Husbands knowledge key to wives’ use of maternal and newborn healthcare in tribal communities of India

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A study of tribal communities in India has found that the husbands’ greater knowledge about pregnancy complications predicts their wives’ greater use of maternal healthcare services.

The study also found that women are more likely to attend healthcare facilities if they live in a nuclear family with their husband rather than staying within the larger family home. Also, women in love marriages are more likely to attend facilities than women in arranged marriages.

The researchers conclude that it is important to educate men about pregnancy complications and empower them to do the right thing when they occur. This will reduce the incidence of mothers and babies dying during pregnancy and childbirth.

The research took place among the tribal communities of the Gadchiroli district of Maharashtra in India. 385 men who had had a baby within the last two years were interviewed. Their knowledge of birth complication signs before, during and after childbirth was tested, using a scale developed by Jhpiego in USA. It is the first study of fathers’ knowledge and utilization of maternal health care in India and the first within tribal communities. This region of India is characterised by geographical remoteness, poor transport connections, a lack of health professionals and low awareness of healthcare facilities.

Knowledge of pregnancy and birth complications was found to be low – 40% of the fathers could not name a single one. The complications that were most recognised by fathers were convulsions during pregnancy, weakness after delivery, prolonged labour, lower abdominal pain during delivery and prolonged fever during pregnancy. The least recognised complications were urinary problems, maternal depression, excessive bleeding during delivery, low fetal movement and convulsions during delivery.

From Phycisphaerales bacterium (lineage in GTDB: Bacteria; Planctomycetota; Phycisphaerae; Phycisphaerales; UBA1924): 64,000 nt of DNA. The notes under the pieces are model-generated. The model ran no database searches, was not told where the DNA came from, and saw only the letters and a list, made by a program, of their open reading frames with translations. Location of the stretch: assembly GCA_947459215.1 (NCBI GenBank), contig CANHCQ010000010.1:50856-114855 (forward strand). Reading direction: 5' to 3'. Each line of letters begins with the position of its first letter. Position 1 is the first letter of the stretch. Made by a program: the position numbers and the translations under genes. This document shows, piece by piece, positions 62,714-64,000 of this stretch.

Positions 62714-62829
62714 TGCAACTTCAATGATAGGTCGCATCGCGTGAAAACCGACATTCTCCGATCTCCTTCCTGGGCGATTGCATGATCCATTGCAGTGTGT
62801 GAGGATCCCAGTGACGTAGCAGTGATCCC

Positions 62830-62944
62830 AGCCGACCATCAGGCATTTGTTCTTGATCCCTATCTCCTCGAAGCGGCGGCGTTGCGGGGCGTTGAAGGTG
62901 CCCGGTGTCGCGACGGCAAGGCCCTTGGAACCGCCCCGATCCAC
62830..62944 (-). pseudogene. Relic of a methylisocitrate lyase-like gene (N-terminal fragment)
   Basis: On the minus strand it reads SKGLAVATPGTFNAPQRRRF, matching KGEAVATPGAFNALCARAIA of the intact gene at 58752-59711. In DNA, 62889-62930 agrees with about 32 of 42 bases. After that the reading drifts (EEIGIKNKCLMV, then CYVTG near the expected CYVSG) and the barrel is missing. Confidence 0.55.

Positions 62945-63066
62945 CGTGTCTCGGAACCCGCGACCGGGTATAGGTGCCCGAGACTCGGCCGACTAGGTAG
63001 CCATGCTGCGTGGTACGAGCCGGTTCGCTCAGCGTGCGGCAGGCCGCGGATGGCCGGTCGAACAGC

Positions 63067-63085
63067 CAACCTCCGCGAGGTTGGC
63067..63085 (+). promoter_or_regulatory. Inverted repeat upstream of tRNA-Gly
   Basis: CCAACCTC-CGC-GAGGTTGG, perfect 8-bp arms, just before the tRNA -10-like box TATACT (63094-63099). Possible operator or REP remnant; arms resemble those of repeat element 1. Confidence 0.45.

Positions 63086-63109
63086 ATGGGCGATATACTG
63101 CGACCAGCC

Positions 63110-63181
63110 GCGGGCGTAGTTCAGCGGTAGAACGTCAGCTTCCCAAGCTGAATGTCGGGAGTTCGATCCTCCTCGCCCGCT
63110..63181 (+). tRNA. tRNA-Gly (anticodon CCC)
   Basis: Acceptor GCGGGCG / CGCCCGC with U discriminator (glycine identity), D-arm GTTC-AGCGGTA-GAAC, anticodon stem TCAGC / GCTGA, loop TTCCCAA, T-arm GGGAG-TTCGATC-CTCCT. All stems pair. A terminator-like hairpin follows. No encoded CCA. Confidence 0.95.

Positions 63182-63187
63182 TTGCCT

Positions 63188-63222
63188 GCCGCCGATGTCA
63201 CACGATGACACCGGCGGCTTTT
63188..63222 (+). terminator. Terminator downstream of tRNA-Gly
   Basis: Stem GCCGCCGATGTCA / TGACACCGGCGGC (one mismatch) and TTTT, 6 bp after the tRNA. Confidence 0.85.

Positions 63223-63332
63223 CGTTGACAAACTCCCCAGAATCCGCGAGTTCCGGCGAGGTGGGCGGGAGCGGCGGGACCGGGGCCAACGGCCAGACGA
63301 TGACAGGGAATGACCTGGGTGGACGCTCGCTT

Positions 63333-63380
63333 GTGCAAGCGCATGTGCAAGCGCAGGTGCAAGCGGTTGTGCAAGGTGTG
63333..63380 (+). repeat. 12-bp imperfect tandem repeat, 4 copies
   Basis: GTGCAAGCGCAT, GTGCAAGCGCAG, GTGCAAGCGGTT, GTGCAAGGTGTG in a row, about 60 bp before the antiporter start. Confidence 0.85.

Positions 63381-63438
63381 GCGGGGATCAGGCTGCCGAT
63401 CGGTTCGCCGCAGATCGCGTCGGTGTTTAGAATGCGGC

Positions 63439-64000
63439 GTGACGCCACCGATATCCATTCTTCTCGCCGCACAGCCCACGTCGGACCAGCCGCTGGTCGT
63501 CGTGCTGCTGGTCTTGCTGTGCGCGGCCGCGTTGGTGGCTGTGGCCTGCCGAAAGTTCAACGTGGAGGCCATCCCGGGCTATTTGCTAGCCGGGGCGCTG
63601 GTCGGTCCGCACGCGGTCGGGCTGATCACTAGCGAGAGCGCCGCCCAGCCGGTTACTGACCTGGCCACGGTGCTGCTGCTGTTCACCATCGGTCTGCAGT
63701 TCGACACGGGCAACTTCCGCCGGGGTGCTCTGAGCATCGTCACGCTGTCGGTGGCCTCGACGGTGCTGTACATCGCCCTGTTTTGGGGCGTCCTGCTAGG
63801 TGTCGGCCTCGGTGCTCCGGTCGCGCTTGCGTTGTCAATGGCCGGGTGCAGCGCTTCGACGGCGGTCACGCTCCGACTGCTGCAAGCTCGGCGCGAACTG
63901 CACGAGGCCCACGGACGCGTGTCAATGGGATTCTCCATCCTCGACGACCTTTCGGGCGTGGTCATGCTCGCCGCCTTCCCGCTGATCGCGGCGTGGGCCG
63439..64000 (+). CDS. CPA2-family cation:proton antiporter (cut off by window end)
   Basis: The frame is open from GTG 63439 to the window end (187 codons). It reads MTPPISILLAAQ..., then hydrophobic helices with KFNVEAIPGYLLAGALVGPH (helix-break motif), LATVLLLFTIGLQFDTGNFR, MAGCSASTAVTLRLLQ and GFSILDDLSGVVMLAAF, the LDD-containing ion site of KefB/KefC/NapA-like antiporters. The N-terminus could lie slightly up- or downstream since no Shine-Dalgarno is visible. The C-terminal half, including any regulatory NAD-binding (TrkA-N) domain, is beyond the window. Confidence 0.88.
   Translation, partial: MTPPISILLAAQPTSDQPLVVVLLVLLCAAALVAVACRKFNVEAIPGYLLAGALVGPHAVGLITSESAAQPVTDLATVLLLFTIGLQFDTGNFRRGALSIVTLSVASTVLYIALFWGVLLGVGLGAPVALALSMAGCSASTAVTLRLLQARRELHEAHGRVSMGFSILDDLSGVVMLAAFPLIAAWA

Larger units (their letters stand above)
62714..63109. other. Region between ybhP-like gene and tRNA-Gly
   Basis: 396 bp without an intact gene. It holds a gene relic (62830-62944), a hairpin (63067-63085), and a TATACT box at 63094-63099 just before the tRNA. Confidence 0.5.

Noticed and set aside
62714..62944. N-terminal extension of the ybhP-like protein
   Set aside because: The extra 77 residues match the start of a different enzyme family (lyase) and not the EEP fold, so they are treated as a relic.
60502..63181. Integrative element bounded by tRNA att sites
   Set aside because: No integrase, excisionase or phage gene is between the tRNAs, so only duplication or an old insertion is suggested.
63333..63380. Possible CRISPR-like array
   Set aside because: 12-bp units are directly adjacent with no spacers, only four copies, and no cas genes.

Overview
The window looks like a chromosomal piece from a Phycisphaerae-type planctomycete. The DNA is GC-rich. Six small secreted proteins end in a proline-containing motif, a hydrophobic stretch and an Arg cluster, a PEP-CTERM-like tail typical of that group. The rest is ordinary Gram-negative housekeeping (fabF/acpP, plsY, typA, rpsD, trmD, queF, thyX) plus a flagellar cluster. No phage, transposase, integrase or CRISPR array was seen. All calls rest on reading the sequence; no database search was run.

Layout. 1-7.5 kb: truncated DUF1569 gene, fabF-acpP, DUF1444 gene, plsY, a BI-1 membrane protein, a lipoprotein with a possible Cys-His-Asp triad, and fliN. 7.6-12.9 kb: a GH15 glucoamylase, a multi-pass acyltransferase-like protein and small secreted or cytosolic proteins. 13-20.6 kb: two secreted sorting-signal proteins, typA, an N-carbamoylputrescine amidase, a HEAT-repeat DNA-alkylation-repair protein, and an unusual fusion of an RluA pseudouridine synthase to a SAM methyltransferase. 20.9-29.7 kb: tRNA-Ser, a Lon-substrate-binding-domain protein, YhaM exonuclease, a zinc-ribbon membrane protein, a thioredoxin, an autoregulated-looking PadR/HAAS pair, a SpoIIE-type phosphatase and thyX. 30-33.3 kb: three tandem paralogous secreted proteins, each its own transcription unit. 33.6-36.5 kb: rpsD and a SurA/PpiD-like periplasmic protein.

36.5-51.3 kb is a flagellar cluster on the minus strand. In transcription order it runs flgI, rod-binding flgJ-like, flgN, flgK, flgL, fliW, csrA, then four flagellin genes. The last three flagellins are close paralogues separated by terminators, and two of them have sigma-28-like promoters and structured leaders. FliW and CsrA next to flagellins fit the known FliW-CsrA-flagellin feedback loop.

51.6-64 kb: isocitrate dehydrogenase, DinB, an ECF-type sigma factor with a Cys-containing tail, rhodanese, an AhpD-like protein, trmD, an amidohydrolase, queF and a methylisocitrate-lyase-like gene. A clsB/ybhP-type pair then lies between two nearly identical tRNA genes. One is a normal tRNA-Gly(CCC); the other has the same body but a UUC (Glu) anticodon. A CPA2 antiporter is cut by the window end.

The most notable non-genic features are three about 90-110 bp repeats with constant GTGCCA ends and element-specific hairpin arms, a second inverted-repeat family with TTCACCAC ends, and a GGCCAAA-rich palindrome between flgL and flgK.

The researchers found a series of correlations with higher use of health services by women:

  • Greater knowledge by fathers about health complications
  • Nuclear family compared to living with extended family
  • A love marriage compared to an arranged marriage
  • Higher education – this made a substantial difference
  • Higher wealth
  • Younger age of the father

In India the maternal mortality rate dropped from 240/100,000 to 176/100,000 between 2004 and 2016, but the decline is not uniform across social groups. Tribal communities have by far the worst maternal mortality and morbidity rates in India.

 

Jungari S &Paswan B (2019), What he knows about her and how it affects her? Husband’s knowledge of pregnancy complications and maternal health care utilization among tribal population in Marahashtra, India, BMC Pregnancy and Childbirth 19:70

Photo: Neha Singh. Creative Commons.